Company Launches Legal Challenge to UK Rebate Tax

By Editorial 12 September, 2013

A British investment company has launched a legal challenge to the taxation of "loyalty bonuses" paid by fund supermarkets to investors, after HM Revenue and Customs decided earlier this year that such payments amount to taxable annual payments.

HMRC rejected a comparison with cashback rebate schemes relating to debit, credit, and shop loyalty cards on the grounds that the money paid to investors is derived from a "trail commission" paid to fund supermarkets by the investment companies that operate investment funds.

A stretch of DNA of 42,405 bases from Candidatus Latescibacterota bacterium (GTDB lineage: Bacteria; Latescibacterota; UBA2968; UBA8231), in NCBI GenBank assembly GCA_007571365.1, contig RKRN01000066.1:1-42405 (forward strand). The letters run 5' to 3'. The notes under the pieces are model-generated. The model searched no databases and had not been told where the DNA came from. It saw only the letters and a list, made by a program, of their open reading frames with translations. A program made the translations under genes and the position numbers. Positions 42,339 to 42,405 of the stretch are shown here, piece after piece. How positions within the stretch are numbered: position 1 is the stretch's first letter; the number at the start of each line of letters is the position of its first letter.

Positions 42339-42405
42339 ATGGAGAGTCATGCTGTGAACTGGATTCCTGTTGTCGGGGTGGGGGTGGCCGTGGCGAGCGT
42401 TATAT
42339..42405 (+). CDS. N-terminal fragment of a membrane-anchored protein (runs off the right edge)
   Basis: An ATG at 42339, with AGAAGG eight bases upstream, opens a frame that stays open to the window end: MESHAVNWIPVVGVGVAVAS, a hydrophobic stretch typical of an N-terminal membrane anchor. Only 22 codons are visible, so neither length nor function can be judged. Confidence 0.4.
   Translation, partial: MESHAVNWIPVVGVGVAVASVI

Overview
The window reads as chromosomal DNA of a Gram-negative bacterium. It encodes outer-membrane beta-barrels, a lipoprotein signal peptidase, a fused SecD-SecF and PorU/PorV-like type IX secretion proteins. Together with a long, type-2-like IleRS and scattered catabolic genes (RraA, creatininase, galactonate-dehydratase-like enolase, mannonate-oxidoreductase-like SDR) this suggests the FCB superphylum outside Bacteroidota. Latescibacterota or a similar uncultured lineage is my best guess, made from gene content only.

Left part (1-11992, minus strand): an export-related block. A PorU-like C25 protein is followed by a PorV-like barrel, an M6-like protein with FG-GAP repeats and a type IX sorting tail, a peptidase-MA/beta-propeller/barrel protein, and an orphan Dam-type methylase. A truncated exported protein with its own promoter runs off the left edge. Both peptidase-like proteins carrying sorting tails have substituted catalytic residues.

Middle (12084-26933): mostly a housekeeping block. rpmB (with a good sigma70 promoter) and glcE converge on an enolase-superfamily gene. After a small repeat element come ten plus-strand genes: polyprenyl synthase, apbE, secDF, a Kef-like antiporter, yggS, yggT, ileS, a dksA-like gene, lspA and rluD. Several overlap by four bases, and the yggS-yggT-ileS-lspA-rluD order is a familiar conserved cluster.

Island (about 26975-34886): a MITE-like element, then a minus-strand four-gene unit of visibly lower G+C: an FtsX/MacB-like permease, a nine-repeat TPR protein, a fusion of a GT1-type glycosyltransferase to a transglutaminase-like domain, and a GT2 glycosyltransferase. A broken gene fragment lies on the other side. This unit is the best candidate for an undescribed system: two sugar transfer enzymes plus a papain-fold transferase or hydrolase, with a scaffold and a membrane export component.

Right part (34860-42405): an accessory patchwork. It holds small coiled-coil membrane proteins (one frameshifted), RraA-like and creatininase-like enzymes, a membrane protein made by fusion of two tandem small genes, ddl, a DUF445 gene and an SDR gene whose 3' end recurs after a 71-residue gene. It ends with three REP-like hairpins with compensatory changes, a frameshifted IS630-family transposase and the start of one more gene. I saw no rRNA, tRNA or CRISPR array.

Fund supermarket Hargreaves Lansdown condemned the move as "anti-competitive," and it is now taking HMRC to court over what the company describes as a "discount tax."

CEO Ian Gorham was quoted as saying that for most individual investors the tax would be less than GBP10 per annum, but that his company was committed "to getting the very best for our clients." He explaind that the company had saved investors over GBP1bn through discounts and loyalty bonuses.

Tags: Tax | Financial Services | United Kingdom | HM Revenue And Customs (HMRC) | HM Revenue And Customs (HMRC) | Individual Income Tax | Services | Expats |


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